April 2011

We’ve had Mason Bees in the yurt these last few weeks. Looking for holes to fill with mud. (They’re not fussy – I caught one trying to build a mud nest in the top of an envelope.)

In an effort to give them somewhere more suitable to do their thing, Her Outdoors and The Daughter found a mason bee house online you can buy for about €12. However, the website made the mistake of including a picture which I ripped off unashamedly for the cost of eight screws. Here it is (including a hole blocked up with mud):

Now you can rip it off from me.

I’d forgotten all about the Pyramid Orchids, but it’s great to see the first ones putting in an appearance this morning. Readers with OCD will be anxious to know that I took a photo of a Pyramid Orchid here on April 30th 2009 at 12:27:10, but it may have been flowering for 432,000 seconds before that.

Cool but not cold mornings until around 10, then mid-20s to 30C and sunny until the end of the day. Half a day of much-needed rain at one point and some wind.

WARNING: Past temperatures are no guarantee of future warmth. Your happiness may be at risk if you book a holiday or other activity secured upon them.

For the digital record, Her Outdoors saw a Golden Oriole yesterday and we’ve heard it several times today. It’s one of the most exotic sounds of the year.

Chilly mornings until 10 or 11, then sunny and warm or hot (mid 20s) and growing cooler in the evenings. Not a drop of rain.

Dress required: Long trousers and hoodie for both ends of the day, with shorts and sandals for the middle. Shades or a hat would be useful but I can’t find mine anywhere.

Looks like the White Helleborine where the old tyre swing used to be will open in the next day or so. How accurate is that?

UPDATE: There are two of them and they’re both open now (April 20th).

I’ve got to go and make dinner in a minute, so I’ll make this quick.

Here’s a shot of the treehouse I’ve been working on in the last couple of weeks for our kids:

Here’s a detail of what you can do with mid-20th-Century coping saw and absolutely no training ever (in the background you can see our straw-bale grey-water system for the kitchen waste):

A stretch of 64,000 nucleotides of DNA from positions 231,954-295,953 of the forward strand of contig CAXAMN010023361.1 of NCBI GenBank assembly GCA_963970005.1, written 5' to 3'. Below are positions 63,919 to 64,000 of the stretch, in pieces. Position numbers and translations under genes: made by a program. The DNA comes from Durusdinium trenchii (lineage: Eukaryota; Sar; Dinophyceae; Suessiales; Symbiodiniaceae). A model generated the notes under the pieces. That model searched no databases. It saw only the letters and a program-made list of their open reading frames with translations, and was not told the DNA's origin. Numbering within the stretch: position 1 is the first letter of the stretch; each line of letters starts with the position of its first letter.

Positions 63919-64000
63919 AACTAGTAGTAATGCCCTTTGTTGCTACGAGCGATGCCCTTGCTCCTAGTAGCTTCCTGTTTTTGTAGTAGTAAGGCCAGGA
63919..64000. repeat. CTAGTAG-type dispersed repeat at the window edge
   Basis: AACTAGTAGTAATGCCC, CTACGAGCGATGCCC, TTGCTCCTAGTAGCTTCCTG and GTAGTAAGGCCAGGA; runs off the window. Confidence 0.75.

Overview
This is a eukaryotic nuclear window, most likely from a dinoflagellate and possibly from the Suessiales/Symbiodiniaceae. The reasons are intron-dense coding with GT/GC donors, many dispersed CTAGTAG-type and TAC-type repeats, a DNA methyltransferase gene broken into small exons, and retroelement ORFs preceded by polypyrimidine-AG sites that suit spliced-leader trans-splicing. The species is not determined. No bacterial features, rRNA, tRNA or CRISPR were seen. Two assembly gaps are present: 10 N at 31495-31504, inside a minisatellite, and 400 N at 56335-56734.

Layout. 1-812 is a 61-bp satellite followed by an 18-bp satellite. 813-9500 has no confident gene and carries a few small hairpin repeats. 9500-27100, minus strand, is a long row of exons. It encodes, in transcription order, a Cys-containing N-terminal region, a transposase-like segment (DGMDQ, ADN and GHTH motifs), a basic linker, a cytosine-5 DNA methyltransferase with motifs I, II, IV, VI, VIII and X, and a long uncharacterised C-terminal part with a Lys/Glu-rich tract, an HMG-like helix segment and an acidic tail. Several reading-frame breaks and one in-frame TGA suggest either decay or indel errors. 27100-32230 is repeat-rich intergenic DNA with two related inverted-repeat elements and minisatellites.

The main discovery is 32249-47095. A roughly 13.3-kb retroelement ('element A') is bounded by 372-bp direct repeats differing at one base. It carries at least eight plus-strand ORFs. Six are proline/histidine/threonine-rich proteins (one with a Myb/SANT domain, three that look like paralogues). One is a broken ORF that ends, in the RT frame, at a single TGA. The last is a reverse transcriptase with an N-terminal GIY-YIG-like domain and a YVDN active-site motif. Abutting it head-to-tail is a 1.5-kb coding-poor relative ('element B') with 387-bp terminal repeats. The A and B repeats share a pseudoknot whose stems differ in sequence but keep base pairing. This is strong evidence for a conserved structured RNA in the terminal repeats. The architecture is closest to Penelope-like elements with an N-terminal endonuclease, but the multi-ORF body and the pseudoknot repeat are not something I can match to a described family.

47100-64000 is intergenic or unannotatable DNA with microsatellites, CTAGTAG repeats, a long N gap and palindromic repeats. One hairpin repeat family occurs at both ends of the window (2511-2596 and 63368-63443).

This is what the sand filter looks like this evening:

With mud taken from what will be a reed bed, above the willow trench, for the soon-to-exist solar shower:

Overlooked from a distance by some Lady Orchids:

And from a longer distance by a bunch of Early Purples (that I keep calling Purple Sprouting) by the veggie patch:

At the opposite end of which are some of those Burnt Orchids “anonymous” was interested in:

Round the corner from a field Her Outdoors has hand-sown with animal-feed crops for the coming winter:

Here’s Luna, our probably pregnant bunny:

And Starsky, whose the daddy:

Near some guinea fowl you haven’t seen yet:

And it’d be rude not to publish a cheeky photo of my Silky cock:

Right. That’s it for now. Bye.

In the last week, after putting in several days’ effort on some impressive leafage, our first Lady Orchid flowered on the slope just below the pig woods. And today I saw some Burnt Orchids (a personal favourite – ridiculously beautiful) outside the polytunnel, which must have come up in the last few days.

Not quite as scientifically precise as scientists might want, but maybe they just need to get out of the lab more.

Weather-wise (bearing in mind we’ll be open this time next year) this week has been mainly: Coldish mornings then baking hot every day, up to around 35C. This is Definitely Not Normal, unless it is, in which case next week’s forecasted lower temperatures with a couple of showers may or may not be abnormal either.

I just can’t do this science stuff.

I know I said in an earlier post that I can attach the nozzle to the front of the sausage machine to speed up the whole process, but I think I should ignore that next time. I think I might find it easier – and less effort, and certainly less sweary – if I mince the meat first, then add the breadcrumbs, herbs etc, then put it back through the machine into the skins. I’ll let me know how this works out.

Also, I don’t think I should worry too much about stripping out the tendons at the hock ends of the legs. Any bits that look like a lot of work can go into a delicious slow-cooked, fall-apart-in-the-mouth curry. Or rillettes.

Oh yes – I should cut the flare fat away before leaving the pig overnight. Makes things a bit easier the next day.

I probably shouldn’t bother with the lean pork chunks – it makes for a fattier sausage mix. And while I’m on that point, I mustn’t forget to put some belly aside for the sausages. I know bacon is delicious but recipes are recipes. And get some mace next time!